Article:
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Why do Waldorf schools have students, at each grade level, perform a class play? Class plays, often performed in springtime, deepen student’s curriculum, social emotional and collaborative learning.

The plays reflect each grade’s individual curriculum and the appropriate developmental level of the students. Class plays incorporate music, recitation, memorization, acting, and visual arts. The play also meets children at a place of their age’s unique social development — both in story and practice.  

The parts within a play begin mostly as chorus in younger grades; as the children grow, so do the expectations for bringing individual characters to life. Waldorf teachers, who have been with their students through all the grades, know them well and can give parts that challenge or complement their students. Plays give students a unique opportunity to grow. They can be guided to emerge or develop from a comfortable place within themselves or perhaps play a part of someone very different and challenging.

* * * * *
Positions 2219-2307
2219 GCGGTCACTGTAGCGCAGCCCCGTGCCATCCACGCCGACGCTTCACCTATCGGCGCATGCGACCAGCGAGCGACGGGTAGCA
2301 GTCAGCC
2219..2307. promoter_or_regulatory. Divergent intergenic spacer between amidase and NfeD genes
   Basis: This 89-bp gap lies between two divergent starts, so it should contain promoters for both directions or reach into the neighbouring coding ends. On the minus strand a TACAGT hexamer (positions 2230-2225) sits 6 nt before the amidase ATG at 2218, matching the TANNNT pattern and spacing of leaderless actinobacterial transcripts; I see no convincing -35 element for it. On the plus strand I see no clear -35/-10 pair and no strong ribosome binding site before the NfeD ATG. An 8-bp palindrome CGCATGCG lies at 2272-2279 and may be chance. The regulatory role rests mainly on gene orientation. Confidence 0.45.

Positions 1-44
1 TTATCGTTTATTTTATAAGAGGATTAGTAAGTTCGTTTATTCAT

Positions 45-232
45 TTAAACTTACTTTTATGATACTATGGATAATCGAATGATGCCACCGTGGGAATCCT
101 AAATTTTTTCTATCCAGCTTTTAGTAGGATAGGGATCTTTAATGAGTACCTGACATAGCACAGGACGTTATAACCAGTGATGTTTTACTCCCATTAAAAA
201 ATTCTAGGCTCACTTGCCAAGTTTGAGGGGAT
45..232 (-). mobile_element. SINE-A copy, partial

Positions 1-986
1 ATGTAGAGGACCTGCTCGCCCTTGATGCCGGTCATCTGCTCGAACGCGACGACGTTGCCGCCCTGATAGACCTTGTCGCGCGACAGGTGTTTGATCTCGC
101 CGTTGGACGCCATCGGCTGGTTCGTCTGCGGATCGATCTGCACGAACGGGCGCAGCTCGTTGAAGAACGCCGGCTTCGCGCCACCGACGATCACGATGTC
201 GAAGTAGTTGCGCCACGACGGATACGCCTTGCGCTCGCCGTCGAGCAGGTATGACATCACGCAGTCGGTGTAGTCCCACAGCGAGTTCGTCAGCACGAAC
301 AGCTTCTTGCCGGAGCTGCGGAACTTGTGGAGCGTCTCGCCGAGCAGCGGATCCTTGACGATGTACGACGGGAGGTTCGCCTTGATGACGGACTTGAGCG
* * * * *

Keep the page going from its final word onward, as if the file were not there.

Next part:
While the resulting performance is secondary to the process of learning, the children experience exuberance, pride, and joy bringing their hard work to fruition.  

The Waldorf Publication blog -- Why a Class Play at Waldorf Schools? sums up the purpose of these plays: “Plays in a Waldorf school are called “pedagogical” dramas for a very good reason. They are aids to the class teacher in developing skill and capacity in students, strengthening the sense of interdependence in the whole class, and brightening the creativity of the class through drama.” 

Learn More at: Why a Class Play at Waldorf Schools?

Photo Credit: Pine Hill at High Mowing School

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